International Court of Justice


Cite as

Cyprus v Turkey, the situation concerning the aftermath of the 1974 intervention

1.     Introduction

In 1974 Greek military troops revolted against president Makarios of Cyprus. As the island has long been occupied by Greek people (80% of population) and a Turkish minority (18% of the population), the government of Turkey sent troops to Cyprus and occupied one third of the island. Turkish Cypriots flee to the north where the Turkish occupied land lies, and Greek Cypriots flee to the south.[1]

2.     Preliminary Remarks

The International Justice Court has already declared the de facto annexation by Turkey of Northern Cyprus as a violation of the Charter of the United Nations. Moreover, both countries have accepted the jurisdiction of the court.[2]

3.     Scope of the present opinion

The opinion formed is a preliminary assessment on the Cyprus conflict of 1974 and its aftermath. Specifically, Turkey’s liability for the military action in 1974, its link to the Greek revolt against President Makarios beforehand, the contractual nature of the island’s independence beforehand, breach of intervention laws, the validity of independence of 1983 and the needs for reparation.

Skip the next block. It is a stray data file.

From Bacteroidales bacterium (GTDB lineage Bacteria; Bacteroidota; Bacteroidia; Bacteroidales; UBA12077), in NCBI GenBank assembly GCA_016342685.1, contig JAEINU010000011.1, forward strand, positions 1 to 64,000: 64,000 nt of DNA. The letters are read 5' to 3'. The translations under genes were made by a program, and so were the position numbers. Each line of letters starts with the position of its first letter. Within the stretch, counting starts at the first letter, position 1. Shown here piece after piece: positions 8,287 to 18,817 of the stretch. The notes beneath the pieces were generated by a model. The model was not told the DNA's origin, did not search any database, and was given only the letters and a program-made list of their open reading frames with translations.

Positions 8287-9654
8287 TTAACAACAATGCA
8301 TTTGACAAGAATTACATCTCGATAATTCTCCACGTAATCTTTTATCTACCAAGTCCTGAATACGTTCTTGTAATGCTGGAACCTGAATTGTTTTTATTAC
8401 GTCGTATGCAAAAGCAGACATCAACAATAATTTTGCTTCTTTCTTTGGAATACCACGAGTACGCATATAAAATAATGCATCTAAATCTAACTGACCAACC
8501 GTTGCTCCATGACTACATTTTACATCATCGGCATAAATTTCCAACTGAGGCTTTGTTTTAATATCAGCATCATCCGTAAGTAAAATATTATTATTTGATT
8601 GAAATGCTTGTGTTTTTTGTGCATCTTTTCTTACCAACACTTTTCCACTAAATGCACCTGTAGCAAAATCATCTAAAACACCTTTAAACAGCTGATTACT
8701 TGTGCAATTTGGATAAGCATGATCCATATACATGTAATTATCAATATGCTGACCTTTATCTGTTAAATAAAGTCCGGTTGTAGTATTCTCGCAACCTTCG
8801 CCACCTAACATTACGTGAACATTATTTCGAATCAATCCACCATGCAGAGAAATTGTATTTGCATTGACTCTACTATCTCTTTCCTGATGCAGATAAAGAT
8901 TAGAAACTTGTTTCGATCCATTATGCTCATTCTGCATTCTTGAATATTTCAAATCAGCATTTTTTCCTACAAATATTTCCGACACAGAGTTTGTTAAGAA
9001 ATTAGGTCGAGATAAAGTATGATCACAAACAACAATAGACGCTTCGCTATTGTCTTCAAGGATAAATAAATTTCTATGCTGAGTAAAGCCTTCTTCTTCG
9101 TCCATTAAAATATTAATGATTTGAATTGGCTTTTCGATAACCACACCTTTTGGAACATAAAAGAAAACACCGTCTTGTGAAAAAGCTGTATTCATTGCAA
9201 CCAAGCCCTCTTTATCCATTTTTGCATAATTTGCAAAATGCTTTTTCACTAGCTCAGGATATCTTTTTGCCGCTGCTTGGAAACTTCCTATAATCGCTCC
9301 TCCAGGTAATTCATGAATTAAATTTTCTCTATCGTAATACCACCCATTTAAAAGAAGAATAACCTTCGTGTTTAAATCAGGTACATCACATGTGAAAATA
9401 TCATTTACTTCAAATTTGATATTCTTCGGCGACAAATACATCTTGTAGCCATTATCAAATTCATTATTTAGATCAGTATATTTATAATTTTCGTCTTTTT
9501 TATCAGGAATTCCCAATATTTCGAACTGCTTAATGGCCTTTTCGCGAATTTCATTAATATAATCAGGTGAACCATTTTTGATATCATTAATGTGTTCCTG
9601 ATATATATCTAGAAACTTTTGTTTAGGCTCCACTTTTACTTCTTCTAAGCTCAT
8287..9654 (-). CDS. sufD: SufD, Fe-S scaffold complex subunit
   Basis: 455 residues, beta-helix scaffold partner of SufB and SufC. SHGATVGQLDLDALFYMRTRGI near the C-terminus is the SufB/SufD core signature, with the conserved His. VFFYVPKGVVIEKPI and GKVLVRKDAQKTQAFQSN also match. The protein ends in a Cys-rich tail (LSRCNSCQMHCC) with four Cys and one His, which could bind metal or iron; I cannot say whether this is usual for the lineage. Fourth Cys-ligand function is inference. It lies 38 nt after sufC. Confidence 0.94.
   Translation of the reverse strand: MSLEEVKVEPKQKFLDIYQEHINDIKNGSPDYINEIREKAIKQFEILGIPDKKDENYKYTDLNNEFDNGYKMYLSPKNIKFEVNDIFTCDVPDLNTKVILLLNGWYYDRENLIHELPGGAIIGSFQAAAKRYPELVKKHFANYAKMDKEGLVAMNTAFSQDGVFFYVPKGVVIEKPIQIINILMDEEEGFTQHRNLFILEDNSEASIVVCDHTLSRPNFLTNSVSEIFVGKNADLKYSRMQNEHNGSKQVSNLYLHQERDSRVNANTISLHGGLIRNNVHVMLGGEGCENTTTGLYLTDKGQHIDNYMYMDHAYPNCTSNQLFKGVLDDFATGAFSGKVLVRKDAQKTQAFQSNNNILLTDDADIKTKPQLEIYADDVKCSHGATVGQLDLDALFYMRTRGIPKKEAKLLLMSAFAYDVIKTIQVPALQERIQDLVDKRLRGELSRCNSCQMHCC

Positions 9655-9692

4.     Analysis

Jus Congens [3]

While there is dissonance among scholar about many aspects of the jus congens definition, the common elements are that aggression, genocide, crimes against humanity, war crimes, piracy, slavery and slave-related practices and torture are to be classified as jus congens. Recognizing an international crime as jus congens demands the duty to prosecute the perpetrator.

Coup d’état and 13 Points